May 24, 2013
Who is Shyster?
Or you can search by:
Most Recent Comments
Sam Zell’s Nightmare Continues (11)
William S. Stevens: 1948-2008 (22)
Teixeira’s Options (18)
Cole Hamels Meets Talk Radio (23)
Appropos of nothing (4)
Shyster's Daily Circuit
Joe Posnanski Blog
Cot's Baseball Contracts
It IS About the Money
Baseball Think Factory
MLB Trade Rumors
Way Back and Gone
Bats -- NYT Baseball Blog
The Biz of Baseball
The Daily Fungo
The Common Man
Jorge Says No!
Baseball Over Here
Wednesday, March 04, 2009
Those of us who are both (a) familiar with the concept of Pythagorean record; and (b) kind of glib and lazy about our use of sabermetric terminology, have often, at least subconsciously, used it as a synonym for luck. But is it really? Sam Miller at the OC Register isn't so sure. A block quote doesn't do it justice, so please click through. Especially Angels' fans.
BTW: how cool is it that a mainstream paper devotes blogspace in which writers may feel free to expound statistically?
Posted by Craig Calcaterra at 4:04pm
I've taken many jabs at the WBC lately. Well, maybe not jabs, because I don't actually hate it or anything. But I certainly have made a point of saying how little I care about it. A reader asked me what gives in the comments to the People in My Neighborhood post this afternoon:
Craig, I know you’ve talked about this somewhat before, but please enlighten me as to just why you’re so vehemently unconcerned about the WBC. I mean, I’m not going to follow every pitch or buy myself a South Africa jersey, but more baseball is a good thing, right? The chance to see players from other countries (Japan and Cuba, especially) is pretty cool. When else will you get to see Yu Darvish pitch?
Fair question. The answer is that I don't have an acceptable answer. Or at least, I don't have a rational, evidence-based answer. Rather, my apathy towards the WBC is merely a function of many of my long-held prejudices and predispositions forming a perfect storm of “meh.”
For starters, for as much as I love, love, love baseball, I have long been incapable of caring about spring training games. The news from camp, yes, but actually sitting and watching a game is just nothing I have ever taken a shine to. Maybe that would be different if someone invited me out to Arizona or something, but that doesn't happen in my universe. I’ve thought hard about why I don't care for spring training games, and I've decided that it’s simply an internal calendar thing. April is when baseball starts in my mind, and there’s not a lot I can do about it. These last few years with March opening days have truly put that predisposition to the test, and I’m not ashamed to admit that even though the games counted, it didn’t really feel like baseball season before April rolled around.
So the timing of it all is one thing. Another thing is far more fogeyish on my part, and it's that the look, feel and sound of baseball games really matter to me. Baseball is comfort food for me, and for as embarrassing as it is to admit, I don’t take to it as well when I have to adjust to different uniforms, different levels and qualities of crowd noise, and all of that stuff. There are organized cheers in these things, and they jar me out of my baseball happy place for some reason. This is not insurmountable, obviously. The aesthetics of Major League Baseball are far different today than they were when I started watching in the 70s and 80s, and that hasn't prevented me from adjusting. It's just that, in connection with the previous item, it’s hard for me to want to adjust at this time of year for this type of ephemeral competition.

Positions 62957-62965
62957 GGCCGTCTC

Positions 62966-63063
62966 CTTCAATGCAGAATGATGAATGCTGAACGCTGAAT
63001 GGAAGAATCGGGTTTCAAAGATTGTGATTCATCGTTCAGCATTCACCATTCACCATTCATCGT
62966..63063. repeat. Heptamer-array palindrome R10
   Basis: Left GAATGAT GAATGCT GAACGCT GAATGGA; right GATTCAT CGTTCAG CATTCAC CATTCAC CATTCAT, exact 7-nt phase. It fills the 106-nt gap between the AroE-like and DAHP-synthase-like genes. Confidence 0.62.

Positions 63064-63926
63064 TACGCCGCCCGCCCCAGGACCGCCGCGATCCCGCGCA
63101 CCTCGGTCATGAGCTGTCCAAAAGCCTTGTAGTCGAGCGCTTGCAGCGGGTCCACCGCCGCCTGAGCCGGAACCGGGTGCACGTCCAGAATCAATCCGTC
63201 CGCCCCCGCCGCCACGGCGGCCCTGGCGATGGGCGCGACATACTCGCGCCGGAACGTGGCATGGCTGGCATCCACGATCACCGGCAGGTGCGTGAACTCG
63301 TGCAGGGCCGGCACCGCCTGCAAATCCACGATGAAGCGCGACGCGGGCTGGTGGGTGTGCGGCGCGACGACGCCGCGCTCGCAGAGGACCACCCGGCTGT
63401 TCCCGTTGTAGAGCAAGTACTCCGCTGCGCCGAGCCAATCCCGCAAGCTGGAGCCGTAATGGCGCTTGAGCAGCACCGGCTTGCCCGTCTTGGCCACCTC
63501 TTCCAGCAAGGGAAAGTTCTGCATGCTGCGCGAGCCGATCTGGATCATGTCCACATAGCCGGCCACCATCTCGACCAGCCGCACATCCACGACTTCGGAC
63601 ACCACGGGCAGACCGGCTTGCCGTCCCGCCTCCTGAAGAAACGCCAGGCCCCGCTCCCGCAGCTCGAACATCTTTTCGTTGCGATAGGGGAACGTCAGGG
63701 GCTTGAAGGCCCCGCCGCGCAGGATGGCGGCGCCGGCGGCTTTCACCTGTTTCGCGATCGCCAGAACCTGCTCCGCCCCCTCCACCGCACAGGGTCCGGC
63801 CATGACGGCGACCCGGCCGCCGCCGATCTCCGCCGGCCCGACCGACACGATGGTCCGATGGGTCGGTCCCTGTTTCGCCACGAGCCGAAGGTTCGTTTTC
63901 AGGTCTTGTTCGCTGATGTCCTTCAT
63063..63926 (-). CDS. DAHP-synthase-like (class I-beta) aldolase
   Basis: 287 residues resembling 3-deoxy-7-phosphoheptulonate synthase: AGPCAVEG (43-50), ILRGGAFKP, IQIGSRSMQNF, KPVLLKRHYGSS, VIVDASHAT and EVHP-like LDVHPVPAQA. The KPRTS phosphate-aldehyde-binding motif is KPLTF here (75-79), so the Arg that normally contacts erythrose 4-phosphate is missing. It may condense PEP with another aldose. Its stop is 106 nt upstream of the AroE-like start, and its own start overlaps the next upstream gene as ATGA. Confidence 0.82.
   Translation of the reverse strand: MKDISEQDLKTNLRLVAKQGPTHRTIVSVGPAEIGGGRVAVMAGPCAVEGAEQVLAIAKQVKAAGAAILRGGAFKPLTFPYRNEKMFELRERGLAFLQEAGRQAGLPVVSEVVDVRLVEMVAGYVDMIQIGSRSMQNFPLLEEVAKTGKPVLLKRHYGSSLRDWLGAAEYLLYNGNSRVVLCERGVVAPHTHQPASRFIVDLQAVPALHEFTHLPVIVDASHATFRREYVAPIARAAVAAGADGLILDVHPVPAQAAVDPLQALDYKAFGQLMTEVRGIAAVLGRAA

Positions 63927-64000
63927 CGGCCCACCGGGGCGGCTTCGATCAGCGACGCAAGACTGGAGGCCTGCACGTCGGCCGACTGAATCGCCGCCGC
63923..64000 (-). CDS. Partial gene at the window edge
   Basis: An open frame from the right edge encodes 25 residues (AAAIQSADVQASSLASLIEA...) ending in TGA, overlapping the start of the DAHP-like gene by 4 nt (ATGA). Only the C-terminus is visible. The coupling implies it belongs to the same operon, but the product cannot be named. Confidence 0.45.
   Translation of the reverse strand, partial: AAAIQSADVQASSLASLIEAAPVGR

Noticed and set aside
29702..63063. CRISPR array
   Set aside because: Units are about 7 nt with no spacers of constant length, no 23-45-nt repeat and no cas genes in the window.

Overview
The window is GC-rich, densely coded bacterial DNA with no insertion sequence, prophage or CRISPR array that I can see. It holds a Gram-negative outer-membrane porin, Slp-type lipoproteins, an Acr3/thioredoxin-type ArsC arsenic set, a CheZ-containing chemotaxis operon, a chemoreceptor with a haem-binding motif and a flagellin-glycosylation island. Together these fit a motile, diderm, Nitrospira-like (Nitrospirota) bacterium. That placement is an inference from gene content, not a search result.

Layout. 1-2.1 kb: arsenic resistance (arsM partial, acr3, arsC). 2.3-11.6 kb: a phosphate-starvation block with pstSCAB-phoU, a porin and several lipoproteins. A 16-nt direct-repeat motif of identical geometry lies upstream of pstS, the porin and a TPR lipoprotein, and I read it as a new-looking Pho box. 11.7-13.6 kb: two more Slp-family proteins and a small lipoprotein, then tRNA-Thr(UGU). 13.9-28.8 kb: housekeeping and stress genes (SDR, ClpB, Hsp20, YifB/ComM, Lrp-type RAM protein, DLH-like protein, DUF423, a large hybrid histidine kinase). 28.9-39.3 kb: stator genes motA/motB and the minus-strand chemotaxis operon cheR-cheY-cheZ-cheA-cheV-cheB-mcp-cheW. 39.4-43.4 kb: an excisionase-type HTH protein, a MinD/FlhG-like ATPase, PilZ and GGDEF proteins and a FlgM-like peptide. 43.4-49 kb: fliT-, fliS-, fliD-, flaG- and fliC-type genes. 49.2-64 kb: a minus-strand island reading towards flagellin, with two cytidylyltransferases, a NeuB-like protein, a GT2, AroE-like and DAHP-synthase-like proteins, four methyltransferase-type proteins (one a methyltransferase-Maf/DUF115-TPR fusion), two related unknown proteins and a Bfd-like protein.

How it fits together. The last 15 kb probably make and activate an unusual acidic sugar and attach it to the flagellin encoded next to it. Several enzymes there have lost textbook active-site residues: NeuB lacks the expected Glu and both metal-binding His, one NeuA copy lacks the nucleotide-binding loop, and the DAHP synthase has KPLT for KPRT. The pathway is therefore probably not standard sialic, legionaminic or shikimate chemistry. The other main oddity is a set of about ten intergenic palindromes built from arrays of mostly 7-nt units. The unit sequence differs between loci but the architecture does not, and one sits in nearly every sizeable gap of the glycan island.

The final reason -- and this one I’m somewhat less ashamed of, though I’m not sure if I should be -- is that I find that pitting nation-state against nation-state in any competition is a passe exercise. I’m not in favor of one world government or anything, but I do have a mild Utopian streak in me, and I thus find the competition of countries to be a rather quaint and ultimately meaningless construct that I hope is one day supplanted by a little more oneness, ya know? Oh, I'll grant the World Cup and the modern Olympics their current constructs because nations were more important when they started and I’ll grant them their setup for the sake of history, but we really aren’t in that world anymore. Or at least we should strive not to be. All of us have more things in common with some people in other countries than we do with some people in our own. With specific reference to sports, we all know that no country has a monopoly on top talent. Why then pit countries against one another? What, exactly, does it prove? The height of internationalism, in my mind at least, is when people from all over the world play together rather than divide up into categories determined by accident of birth. For the time being, that means all of the best baseball players playing in the Major Leagues. Or all of the best soccer players playing in the EPL or in Germany or Italy or whatever league is supposed to the best. At some point—like, when we master teleportation — I'll want to see truly global leagues.
Take all of those things together, and I am simply left without an emotional toehold in the World Baseball Classic. The competition will be better in April, as will the aesthetics and the weather. Any young talent who reveals himself in the WBC will eventually find his way into the majors eventually, and I'll see him (and his WBC video) then. The stakes seem phony to me. The payoff -- real baseball -- relatively minor in light of the approaching season.